This annual fundraiser has been moved to August 29 and is being restructured for the current situation. The Gala is an important fundraiser for the museum. Watch for details.
Gala tickets are limited and may be purchased online by clicking here or by contacting firstname.lastname@example.org or calling the Development Office at 928.774.5211, ext. 227.
August 29, 2020
Gala & Fine Art Auction
For sponsorship opportunities and reservations, please contact the Development Office at 928.774.5211, ext 227 or email@example.com.
About the Gala Artist - Baje Whitethorne Sr.
The world Baje Whitethorne Sr. paints bursts with energy and memory. Even the stillest scene of home, the smoke quietly climbing from a hogan, has an underlying exuberance exposed through intense and unexpected hues. The hogan may be purple or blue or yellow. The rocky cliffs range through crimsons, amethyst, and azure. The sky bursts open into pattern.
It’s a landscape remixed into fragmented rainbows of color, as if glimpsed through the kaleidoscope of a child’s imagination.
Baje has been creating art since he was a child growing up in the place he so often paints, on his family land in the mountains near Shonto, Arizona. He started by sketching his brothers, uncles and grandfather herding sheep and riding horses, or his mother sewing clothes.
He turned to art in earnest in 1981, after a work accident forced Baje to take time off of his job as a boilermaker and rethink his future. In the 40 years since, Baje’s prominence in the art world has grown, with numerous awards, shows and honors. He has exhibited his artwork across the U.S., from San Francisco to the Smithsonian Institution in Washington, D.C.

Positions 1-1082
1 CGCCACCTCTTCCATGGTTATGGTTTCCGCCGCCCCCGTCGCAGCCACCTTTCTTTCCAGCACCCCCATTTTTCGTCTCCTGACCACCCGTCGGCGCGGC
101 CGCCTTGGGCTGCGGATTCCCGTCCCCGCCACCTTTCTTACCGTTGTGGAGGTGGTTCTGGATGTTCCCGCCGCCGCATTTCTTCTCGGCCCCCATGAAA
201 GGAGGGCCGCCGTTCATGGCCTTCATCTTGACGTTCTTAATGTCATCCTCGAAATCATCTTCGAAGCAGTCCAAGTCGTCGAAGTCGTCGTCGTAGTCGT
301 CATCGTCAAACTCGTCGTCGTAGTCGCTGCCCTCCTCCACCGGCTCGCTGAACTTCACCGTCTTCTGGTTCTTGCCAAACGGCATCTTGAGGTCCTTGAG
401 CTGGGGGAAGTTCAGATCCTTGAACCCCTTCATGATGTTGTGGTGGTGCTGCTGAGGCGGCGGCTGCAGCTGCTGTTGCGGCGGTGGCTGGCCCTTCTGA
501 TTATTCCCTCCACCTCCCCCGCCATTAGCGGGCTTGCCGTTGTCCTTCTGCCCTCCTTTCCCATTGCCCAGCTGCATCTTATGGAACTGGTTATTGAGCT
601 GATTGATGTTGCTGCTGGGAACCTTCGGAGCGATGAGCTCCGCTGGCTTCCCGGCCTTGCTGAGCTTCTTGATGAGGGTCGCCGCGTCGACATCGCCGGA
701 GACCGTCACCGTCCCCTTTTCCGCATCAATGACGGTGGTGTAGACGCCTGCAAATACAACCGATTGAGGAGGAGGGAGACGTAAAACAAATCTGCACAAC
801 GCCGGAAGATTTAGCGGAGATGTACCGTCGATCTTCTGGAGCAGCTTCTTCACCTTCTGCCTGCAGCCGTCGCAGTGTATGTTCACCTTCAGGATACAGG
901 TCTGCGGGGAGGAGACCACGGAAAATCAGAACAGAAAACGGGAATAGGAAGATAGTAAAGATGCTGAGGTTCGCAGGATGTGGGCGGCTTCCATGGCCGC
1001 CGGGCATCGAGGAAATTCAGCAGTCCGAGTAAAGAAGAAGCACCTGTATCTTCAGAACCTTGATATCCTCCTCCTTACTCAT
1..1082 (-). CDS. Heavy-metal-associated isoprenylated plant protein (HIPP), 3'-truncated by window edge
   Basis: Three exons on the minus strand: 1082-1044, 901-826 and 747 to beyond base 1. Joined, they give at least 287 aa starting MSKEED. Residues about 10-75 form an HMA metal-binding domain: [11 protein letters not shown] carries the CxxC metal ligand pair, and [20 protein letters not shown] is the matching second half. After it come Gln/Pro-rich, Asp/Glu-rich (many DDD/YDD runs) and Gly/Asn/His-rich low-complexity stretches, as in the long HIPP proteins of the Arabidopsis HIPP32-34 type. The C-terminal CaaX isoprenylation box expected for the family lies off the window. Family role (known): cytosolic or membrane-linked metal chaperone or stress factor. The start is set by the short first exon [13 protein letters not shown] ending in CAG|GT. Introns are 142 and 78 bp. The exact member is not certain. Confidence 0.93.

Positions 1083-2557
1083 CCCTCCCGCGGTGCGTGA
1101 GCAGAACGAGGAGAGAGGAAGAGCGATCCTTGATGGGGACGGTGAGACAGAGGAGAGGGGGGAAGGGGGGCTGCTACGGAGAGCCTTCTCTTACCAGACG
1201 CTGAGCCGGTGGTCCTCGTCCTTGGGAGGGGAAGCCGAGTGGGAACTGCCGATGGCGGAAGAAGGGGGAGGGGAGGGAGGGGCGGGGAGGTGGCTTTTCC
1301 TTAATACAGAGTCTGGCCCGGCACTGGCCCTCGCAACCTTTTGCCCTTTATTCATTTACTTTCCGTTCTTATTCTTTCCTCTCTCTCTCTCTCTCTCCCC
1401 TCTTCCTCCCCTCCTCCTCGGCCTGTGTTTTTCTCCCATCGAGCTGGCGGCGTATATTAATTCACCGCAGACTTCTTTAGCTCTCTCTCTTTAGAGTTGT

He also has toured across Europe, showing his work in cultural centers in France, Germany and Italy. He received the Western Heritage Wrangler Award from the Cowboy Hall of Fame and the 2014 Mayor’s Legacy Award for Lifetime Contribution to the Arts at the Viola Awards Gala in Flagstaff, Arizona. Last year he was included in “Six Navajo Masters” exhibition at the Booth Western Art Museum north of Atlanta, GA
Along with painting, Baje is an accomplished sculptor, jeweler, illustrator, author and a leader in the art community. Whitethorne has illustrated 8 children’s books, two of which he authored. The first he wrote for his son. The books share stories from Navajo oral tradition as well as from his life: Monster Bird, Monster Slayer, Sika and the Raven, Sunpainters: Eclipse of the Navajo Sun, and Father’s Boots.
Baje’s art reflects his generosity of the spirit. He frequently mentors and instructs younger artists. He’s a founding member of Art of the People, a group of prominent indigenous artists who work together to encourage a new generation of artists and share Navajo culture through their art. Baje and the other members of Art of the People often engage in a collaborative art process, which is rare among artists. They’ll take turns painting on a single canvas, often while the public watches, layering paints and ideas with apparent ease until a shared vision emerges.
The Museum of Northern Arizona is honored to have Baje Whitethorne Sr. as the featured gala artist this year and to be able to show an incredible retrospective of his work.